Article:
Why I’m a Member of a Church of Christ

“Are you going to leave the church of Christ?”

The question came up more than I like to admit in college.

I was attending Harding University in Searcy, Arkansas and studying Bible. In only a few short weeks I would change my major to history after my church home, a small church of Christ in my hometown would tell me I wouldn’t be allowed to worship “in full fellowship” after I stated publicly that I thought perhaps there may be a different plan of salvation for those who had never heard of Jesus. I was a college freshman.

My friends and I all had high hopes for ministry: working together or close-by, speaking at each other’s gatherings, using youth group get-togethers as convenient opportunities to hang out. But as college trudged on, and we began to spend more and more time working in churches we all became a little tired and disillusioned.  Usually our issues relied around several common principles of the church of Christ. A nine-year-old told me he couldn’t be taught by a woman because he was a “baptized man,” Derek had to tell a kid he wasn’t allowed to bring a guitar on a youth group trip because he might play it at a worship time that the adults didn’t know about, my friend Chris worked at a church where the preacher took it upon himself to Democrat bash from the pulpit on a regular basis. The list goes on.

Again, the question would come up, “Are you going to leave the church of Christ?”

Not surprisingly, my friends had me pegged as a defector. I became a Christian right before I came to college and was the only person in my family who attended church at all. I wouldn’t have family who were disappointed or concerned about my salvation if I left, nor did I have the life-long vested interest that many of them had. Additionally, my vision for urban work and desire for a life-style of service toward the urban poor put me at odds with the churches of Christ because they are a largely suburban and rural today. There just weren’t many opportunities for me there.

And, I guess they were right. As soon as I finished school at Harding I accepted a job in church planting with Kensington Community Church and moved to Detroit.  I worked there for a while, struggled through some ideas and really came to realize what I loved about the church of Christ; reasons that ultimately led me to coming back.

A Fraternity of 10,000. Last I remember the churches of Christ had around 2 million members. But, I believe the number of members who are actually doing meaningful kingdom work is around 10,000. This is great because we all know or know-of each other. So, when I moved to Detroit and started doing work in the city someone said, “Do you know Wayne Johnson? He would love what you’re doing.” Now, I had never met Wayne, but had heard of his work and when we did meet he had heard of me and my work and we instantly had that bond. The 10,000 workers in the churches of Christ all know each other, love each other and are excited about the things that each of us are doing. That is something I don’t think I would get anywhere else. Most of these people remain in the church of Christ and are doing their work in spite of the larger group, not with the love and encouragement of it. We all understand that there is bigger money, love and support outside of our given heritage, but this is bleeding into my last point.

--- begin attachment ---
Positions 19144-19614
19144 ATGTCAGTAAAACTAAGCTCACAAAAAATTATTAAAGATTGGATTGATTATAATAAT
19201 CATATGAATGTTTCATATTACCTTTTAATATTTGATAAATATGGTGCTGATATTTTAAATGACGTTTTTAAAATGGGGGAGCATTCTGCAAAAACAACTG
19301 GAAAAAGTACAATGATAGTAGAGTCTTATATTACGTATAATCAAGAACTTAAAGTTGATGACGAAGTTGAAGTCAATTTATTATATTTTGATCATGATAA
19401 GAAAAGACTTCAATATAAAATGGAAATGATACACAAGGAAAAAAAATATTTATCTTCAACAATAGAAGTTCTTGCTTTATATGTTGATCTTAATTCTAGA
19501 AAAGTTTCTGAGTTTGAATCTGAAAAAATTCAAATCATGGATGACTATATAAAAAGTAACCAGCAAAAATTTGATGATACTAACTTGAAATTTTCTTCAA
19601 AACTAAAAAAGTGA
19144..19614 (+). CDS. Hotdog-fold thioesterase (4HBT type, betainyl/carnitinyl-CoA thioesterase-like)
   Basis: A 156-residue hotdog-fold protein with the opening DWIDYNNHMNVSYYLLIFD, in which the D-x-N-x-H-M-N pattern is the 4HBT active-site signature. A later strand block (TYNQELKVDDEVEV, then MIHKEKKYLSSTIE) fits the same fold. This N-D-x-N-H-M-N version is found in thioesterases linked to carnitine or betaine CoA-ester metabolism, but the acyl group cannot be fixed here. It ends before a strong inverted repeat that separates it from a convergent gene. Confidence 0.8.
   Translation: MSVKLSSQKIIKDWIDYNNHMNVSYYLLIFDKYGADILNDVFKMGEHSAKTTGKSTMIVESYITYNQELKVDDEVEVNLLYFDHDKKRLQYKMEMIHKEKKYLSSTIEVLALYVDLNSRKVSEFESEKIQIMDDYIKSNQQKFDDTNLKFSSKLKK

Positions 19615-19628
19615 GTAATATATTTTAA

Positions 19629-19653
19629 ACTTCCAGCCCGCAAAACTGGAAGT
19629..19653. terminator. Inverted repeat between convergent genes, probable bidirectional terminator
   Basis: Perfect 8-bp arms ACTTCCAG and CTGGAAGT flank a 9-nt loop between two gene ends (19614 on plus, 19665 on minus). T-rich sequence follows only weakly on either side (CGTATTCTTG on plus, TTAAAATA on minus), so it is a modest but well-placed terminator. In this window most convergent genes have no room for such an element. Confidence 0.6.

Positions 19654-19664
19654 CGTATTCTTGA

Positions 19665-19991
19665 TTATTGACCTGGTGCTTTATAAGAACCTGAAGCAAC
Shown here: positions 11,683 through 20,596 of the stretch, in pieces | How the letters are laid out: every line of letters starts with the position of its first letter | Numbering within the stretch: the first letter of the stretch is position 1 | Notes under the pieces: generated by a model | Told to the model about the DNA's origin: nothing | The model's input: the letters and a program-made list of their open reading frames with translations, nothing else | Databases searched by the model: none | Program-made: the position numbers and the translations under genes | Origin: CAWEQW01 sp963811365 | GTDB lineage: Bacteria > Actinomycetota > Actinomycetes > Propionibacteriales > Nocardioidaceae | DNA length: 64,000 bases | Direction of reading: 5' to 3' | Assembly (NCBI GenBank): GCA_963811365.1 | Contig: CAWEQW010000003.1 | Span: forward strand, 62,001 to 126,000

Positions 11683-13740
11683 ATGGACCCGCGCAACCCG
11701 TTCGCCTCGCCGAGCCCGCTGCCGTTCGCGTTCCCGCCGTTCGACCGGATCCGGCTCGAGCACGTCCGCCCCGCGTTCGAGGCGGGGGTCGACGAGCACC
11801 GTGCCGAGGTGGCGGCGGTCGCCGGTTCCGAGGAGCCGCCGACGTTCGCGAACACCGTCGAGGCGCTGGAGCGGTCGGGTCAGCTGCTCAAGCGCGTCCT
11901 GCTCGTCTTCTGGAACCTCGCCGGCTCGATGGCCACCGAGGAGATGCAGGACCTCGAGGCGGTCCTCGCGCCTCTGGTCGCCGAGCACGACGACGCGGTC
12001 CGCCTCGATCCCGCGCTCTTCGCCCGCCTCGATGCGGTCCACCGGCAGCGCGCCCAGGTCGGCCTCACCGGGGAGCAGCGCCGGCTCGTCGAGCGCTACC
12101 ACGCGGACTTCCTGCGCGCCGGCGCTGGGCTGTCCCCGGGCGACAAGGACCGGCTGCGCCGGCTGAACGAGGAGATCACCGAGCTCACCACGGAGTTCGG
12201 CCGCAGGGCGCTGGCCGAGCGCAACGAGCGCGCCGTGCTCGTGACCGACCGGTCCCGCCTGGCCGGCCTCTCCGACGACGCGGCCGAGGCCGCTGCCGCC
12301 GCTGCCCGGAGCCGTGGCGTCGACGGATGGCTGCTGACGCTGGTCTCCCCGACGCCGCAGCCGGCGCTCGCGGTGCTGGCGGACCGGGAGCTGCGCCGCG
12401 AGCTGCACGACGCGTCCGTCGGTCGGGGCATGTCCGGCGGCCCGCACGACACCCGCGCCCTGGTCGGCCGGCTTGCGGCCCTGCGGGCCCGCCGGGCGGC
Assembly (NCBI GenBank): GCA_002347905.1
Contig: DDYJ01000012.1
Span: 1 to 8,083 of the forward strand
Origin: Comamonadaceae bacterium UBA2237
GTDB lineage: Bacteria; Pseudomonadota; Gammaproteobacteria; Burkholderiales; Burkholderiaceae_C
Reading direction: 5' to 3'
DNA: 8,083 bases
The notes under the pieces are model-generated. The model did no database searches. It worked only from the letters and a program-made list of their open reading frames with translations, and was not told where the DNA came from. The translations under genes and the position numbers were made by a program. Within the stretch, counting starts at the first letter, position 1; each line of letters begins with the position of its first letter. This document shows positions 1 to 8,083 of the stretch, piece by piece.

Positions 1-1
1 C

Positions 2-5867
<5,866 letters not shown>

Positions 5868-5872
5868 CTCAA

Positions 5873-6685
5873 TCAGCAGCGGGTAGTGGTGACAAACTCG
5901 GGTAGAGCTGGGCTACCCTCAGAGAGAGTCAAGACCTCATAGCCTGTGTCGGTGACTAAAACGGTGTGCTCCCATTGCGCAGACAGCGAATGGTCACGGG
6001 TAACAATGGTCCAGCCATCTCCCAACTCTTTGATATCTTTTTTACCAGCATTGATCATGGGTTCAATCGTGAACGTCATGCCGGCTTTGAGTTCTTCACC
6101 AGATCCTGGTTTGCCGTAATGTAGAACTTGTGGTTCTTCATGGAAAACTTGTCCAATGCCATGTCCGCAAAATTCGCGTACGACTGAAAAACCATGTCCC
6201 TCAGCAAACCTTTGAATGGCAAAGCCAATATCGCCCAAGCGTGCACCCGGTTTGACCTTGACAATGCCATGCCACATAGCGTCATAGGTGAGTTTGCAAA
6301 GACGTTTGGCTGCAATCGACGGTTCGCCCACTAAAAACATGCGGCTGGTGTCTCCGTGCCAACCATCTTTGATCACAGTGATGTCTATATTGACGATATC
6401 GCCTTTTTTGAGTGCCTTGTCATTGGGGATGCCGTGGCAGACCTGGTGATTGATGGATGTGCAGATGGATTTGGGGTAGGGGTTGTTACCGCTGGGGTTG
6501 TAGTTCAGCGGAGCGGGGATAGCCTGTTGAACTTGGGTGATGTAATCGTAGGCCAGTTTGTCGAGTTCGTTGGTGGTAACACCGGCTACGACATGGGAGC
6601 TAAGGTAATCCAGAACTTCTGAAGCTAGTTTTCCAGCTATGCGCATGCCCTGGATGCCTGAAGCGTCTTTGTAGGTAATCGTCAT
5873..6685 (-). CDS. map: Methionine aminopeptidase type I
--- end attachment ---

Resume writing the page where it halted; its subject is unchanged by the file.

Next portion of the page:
Congregational Autonomy. When I talk to some people about this, their eyes glaze over as they let me rant, but let me tell you: this is awesome. The freedom that the church of Christ in your town has to change to become a church best suited for your town is awesome. Because for a lot of religious groups that isn’t the case. They pride themselves on you being able to have the same church experience in metro-Dallas as in small-town New York. Church of Christ congregations believe that each congregation is going to have to change a little, adapt a little, and do things a little differently to be the most effective church in their city. That is awesome!

Priesthood of all believers, with no robes. I think churches in America really believe in a priesthood of all believers by now.  But walk into many churches today and you will hear, “we are all priests” but will only see one person wearing robes, doing priestly things, and standing elevated above the congregation. This communicates that even though you say we are priests, there is only one priest. In a given month or week at a church of Christ you’ll see many people come across the stage making announcements, leading prayers, and giving a lesson and you can count on them all wearing about the same thing as each other and as the congregation. I think the church of Christ does a good job of promoting within, building up leaders and trying to keep a priest-laity barrier from forming.

First Century Lens . I hesitate to put this one in the list. I think the pursuit of the first-century church has been cop-out answer for many on issues that come up today, but is also conveniently over-looked when making other decisions: carpet, air-conditioning, hiring a staff, building a building. But I think the search for the intentions of the first church planters is an important one. I appreciate several things that we have sifted out of history and hold on to today: elders, deacons, communion, baptism and scripture.